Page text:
Although she and Jason had no home to live in or income coming in, Dallas found ways to obtain money to feed their addiction. One way was by getting money from her mother, another was by selling or trading items such as digital cameras and fur coats, but the most common avenue was by prostituting herself. As the documentary reported on Dallas’ past it was easy to see the events that lead this smart and funny girl to become a heroin addict. Fortunately, her mother, father, step-mother, sister, brother, and grandparents came together with a professional interventionist. Dallas’ family expressed their love, concerns, and ultimatums begging Dallas to go into treatment. Dallas accepted. When the documentary followed up two months later, Dallas had been seventy-two days sober.
This case study about Dallas and her addiction was very eye opening. One of the main things that I learned was how a lot of the reason people do drugs is not because they’re bored or simply curious, but to escape tragic events and stressors they had experienced in thei...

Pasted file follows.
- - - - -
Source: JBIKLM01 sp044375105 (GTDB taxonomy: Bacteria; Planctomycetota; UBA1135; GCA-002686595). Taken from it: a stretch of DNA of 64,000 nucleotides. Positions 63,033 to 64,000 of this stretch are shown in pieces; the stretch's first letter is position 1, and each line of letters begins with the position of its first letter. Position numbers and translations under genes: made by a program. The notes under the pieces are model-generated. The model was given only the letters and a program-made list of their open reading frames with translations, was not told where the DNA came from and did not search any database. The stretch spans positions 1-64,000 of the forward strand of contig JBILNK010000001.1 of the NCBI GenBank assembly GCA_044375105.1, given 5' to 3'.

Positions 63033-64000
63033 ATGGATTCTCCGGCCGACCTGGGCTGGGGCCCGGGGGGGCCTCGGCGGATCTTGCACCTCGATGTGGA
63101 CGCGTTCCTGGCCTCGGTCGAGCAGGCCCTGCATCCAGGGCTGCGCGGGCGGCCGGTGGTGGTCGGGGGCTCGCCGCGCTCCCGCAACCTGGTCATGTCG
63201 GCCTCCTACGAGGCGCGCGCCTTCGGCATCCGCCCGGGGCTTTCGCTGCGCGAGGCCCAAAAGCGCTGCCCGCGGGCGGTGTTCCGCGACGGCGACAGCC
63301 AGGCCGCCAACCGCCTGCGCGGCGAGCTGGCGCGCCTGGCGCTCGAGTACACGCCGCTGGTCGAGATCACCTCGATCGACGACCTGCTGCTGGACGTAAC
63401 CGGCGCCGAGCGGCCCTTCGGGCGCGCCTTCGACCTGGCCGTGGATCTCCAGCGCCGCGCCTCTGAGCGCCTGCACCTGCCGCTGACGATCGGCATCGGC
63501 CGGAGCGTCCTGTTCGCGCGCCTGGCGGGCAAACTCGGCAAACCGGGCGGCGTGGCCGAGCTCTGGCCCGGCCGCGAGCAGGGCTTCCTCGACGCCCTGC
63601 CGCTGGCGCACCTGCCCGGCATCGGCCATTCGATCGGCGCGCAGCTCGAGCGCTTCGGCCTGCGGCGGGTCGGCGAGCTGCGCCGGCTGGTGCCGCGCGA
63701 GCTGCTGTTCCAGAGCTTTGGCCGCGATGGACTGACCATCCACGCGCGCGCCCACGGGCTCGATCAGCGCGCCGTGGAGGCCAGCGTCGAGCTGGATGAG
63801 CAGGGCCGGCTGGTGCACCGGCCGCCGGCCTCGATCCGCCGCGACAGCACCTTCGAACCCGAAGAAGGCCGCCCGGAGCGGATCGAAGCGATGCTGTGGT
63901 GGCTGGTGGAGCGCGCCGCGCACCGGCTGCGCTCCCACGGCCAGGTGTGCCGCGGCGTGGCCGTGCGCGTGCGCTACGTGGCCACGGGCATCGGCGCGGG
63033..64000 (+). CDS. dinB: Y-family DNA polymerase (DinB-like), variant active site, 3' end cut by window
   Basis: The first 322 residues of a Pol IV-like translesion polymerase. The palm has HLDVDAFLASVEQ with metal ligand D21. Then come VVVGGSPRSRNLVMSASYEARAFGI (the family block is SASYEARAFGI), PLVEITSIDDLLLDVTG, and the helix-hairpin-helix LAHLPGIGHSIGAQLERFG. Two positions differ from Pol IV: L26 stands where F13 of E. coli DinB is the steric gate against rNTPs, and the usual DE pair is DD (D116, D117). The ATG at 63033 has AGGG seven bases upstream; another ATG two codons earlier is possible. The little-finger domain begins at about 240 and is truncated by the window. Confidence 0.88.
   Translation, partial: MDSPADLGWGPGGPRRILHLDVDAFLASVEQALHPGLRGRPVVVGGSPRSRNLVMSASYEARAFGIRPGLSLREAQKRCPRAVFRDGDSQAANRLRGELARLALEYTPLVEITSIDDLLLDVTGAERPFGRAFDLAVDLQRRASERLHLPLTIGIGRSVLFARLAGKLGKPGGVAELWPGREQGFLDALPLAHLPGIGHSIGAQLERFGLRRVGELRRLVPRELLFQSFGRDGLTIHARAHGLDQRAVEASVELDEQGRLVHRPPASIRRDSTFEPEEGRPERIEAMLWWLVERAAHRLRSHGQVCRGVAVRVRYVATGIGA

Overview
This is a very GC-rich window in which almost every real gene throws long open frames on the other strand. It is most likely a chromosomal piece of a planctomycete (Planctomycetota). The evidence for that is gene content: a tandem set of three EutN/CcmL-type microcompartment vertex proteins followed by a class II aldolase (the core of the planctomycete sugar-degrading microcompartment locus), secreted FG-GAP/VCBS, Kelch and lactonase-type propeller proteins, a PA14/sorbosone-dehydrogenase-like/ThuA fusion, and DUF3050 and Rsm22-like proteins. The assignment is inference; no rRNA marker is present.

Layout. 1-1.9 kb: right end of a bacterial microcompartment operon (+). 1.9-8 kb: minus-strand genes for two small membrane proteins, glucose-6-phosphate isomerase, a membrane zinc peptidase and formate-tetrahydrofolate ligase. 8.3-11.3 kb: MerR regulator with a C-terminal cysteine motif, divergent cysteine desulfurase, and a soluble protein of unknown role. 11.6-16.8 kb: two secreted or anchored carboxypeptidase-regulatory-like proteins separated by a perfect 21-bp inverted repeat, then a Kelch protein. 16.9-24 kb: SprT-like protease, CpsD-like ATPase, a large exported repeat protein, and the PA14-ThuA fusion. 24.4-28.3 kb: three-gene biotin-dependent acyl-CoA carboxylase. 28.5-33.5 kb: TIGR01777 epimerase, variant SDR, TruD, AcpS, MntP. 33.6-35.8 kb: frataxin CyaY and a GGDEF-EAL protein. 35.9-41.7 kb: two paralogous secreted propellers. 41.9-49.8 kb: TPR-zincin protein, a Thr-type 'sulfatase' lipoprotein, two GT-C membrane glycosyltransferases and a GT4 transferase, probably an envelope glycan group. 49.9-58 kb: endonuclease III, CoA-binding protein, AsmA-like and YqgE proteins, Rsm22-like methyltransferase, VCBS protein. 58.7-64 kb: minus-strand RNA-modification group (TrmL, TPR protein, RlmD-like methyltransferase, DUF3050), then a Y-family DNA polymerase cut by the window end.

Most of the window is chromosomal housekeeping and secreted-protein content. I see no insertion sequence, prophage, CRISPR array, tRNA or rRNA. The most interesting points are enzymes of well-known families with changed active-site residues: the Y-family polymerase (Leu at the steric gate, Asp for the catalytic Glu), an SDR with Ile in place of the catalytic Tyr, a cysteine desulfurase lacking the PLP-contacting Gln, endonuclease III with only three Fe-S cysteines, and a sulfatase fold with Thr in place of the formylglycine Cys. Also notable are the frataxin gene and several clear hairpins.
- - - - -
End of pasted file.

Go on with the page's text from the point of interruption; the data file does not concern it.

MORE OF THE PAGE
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...p and therapy that she needed before trying to raise children of her own as unstable as she was. In the end I was relieved and felt hopeful, seeing Dallas sober and on track was uplifting.
The intervention on Dallas’, the heroin addict, was an overwhelming experience. Watching her cower in the alleys behind buildings shooting heroin with her boyfriend, watching her prostitute herself for drugs, and watching her palpably harmful relationship with her mother was difficult. After hearing about her past and her predisposition to addiction, with both of her parents formerly addicts, her emotionally abusive step-father, her emotionally dependent mother, and the cultural factors such as drug experimentation being a norm in adolescent culture, it was easy to see how this loving and sweet little girl turned to drugs. But thankfully, she took the first step and got treatment.
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